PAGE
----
David Briceno: Suicides are preventable, not inevitable
September 1 marked the start of National Suicide Prevention (Awareness) Month, an annual educational effort aimed primarily at significantly reducing our nation’s suicide rate, among other things.
The topic rarely crops up in daily conversation. Suicides receive far less media attention than murders, unless the homicides are murder-suicides, like many school shootings and all Middle East suicide bombings are. They get media coverage.
But insofar as suicides generally are concerned, unless they’re celebrities, they receive minuscule media exposure or none at all. It renders the problem “outta sight, outta mind” — thus outta control. How much? Over twice as many people kill themselves intentionally than those murdered are killed by other people in America.
So, the suicide rate has already outstripped the murder rate 2 to 1. Suicide persistently continues being a “silent epidemic,” considering the fact that it ranks as the tenth leading cause of death in the U.S. today.
The nation’s huge suicide rate speaks volumes about a society in which the people are so happy living there that someone commits suicide, on average, every nine minutes. In fact, in 2016 alone, nearly 45,000 people committed suicide in this country (all statistics’ source: Centers for Disease Control and Prevention).
Suicide threats have become so common that they’re now just another routine call for those in law enforcement (cops must get tired of constantly going on suicide-threat calls after awhile). But then it’s definitely the sign of the times when people require police protection in order to save themselves from their own selves during a self-imposed hostage situation. It’s sheer pathos.
In neighboring Placer County in eastern Auburn lies the Foresthill Bridge. It towers 730-feet high making it the highest bridge in California and the fourth highest in America. It’s already become a premier finalization destination. As of this writing, an estimated 87 people have already plunged to their deaths off the bridge into the north fork of the American River down below.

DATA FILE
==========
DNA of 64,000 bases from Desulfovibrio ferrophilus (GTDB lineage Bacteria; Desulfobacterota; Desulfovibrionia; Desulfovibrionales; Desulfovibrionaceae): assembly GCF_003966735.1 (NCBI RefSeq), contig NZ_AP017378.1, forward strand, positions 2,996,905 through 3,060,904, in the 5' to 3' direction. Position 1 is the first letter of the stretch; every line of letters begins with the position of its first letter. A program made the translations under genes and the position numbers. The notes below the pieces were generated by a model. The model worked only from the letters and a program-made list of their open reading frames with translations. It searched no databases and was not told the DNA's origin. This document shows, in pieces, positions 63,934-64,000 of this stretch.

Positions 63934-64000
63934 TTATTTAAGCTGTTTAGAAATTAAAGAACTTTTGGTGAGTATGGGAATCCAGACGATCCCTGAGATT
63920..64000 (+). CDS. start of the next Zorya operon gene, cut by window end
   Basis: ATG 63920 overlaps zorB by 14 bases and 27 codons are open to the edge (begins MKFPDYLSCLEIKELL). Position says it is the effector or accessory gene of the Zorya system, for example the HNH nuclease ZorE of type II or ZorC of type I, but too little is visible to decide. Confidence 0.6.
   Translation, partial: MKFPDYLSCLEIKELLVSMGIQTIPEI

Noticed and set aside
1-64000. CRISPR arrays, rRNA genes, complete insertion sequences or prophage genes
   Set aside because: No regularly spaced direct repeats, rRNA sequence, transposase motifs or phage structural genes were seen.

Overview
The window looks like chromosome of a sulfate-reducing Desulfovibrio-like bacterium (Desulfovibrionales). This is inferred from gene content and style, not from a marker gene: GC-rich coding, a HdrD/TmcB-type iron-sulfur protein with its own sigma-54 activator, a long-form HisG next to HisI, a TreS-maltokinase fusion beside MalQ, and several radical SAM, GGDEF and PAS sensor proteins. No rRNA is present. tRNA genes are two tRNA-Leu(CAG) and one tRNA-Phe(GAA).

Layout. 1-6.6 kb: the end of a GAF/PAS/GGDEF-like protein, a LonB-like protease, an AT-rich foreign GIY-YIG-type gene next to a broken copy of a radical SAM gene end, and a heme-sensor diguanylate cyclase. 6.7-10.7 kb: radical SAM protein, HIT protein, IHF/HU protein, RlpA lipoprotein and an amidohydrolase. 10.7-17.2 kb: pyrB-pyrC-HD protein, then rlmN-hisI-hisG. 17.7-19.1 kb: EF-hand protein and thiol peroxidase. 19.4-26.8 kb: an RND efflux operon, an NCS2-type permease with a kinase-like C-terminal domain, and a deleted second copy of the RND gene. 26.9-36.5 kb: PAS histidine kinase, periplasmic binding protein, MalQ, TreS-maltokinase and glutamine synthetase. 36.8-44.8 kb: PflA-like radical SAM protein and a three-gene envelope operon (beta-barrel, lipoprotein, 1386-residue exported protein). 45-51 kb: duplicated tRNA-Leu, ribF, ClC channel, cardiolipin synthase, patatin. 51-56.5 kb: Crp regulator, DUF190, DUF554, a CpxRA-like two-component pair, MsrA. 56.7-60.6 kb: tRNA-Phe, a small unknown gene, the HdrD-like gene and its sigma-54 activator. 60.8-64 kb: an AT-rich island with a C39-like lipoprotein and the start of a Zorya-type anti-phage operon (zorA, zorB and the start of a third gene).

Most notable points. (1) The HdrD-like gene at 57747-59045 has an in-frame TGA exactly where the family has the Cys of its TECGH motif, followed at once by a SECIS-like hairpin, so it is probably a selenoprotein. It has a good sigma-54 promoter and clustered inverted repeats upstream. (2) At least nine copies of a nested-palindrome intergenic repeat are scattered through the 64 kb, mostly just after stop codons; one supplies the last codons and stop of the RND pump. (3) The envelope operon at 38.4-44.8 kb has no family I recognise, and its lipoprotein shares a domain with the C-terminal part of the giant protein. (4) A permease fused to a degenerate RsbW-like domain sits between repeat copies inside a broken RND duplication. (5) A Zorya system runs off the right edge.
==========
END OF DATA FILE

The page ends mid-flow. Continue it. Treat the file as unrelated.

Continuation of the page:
If the Foresthill Bridge jumpers could somehow be interviewed and speak, when asked what was their main impetus or reason for terminating their lives, every (dead) body would unequivocally agree that major personal problems resulting in unhappiness drove them to leap off the bridge into a watery grave.
In fact, there’s innumerable reasons why Americans commit suicide. Nearly every cause of suicide involves trouble(s), such as: insurmountable financial problems — especially unemployment, relationship difficulties and breakups, psychological issues especially undiagnosed mental illnesses — untreated depression topping the list, pressures of life, old age, inabilities to function, work-related issues, past trauma(s), drug and/or alcohol (ab)use, physical and sexual abuse, being bullied, eating disorders, social isolation or loneliness, genetic family traits, religion and philosophy landmines, terminal illness, chronic pain, loss of close friends or loved ones like family members, toxic media culture, and so on. So, practically any serious personal problem (even ones imagined) can precipitate suicide. And anyone can have suicidal tendencies.
How can you tell when a loved one or one of your friends is suicidal? Know suicide’s warning signs. Telltale warning signs include: changes in sleeping; dropping favorite activities; severe apathy; excessive drug and/or alcohol use; giving away possessions; having a suicide plan; intolerance for emotional depth; saying goodbyes to many people; socially withdrawing; expressing feelings of worthlessness and hopelessness — especially hopelessness since those who attempt suicide are experiencing such utter hopelessness that they believe there’s no other solution to end their pain. Also watch for talking, writing or posting on social media obsessively about death or suicide. And be aware of numerous out-of-the-blue contacts of friends, relatives and acquaintances; and other unusual changes in their behavior. Seek help, if necessary.
If someone is talking to you and tells you they’re going to commit suicide, don’t run off. It’s probably very serious. Stay. It’s an emergency. Call 911. Or get help by calling the National Suicide Prevention Lifeline number 1-800-273-TALK or try to get them to an ER. Don’t play psychologist. Be a good listener. Pay attention to what they’re talking about and develop some type of rapport. Be sympathetic. Be caring. And be extra careful what you say.
Knowing suicide’s causes, warning signs, and what to do during someone’s suicidal crisis can and does save people’s lives. In virtually every failed suicide, the victim (who is now getting help) is happy to be alive. They rarely attempt suicide again.
Tough times do not last, but tough people do. Endeavor to persevere, cope, and overcome personal problems before they overcome you. If you have insurmountable problems, get help if you can. Who knows? You might save a very dear, valuable life someday — your own.
David Briceno lives in Alta Sierra.
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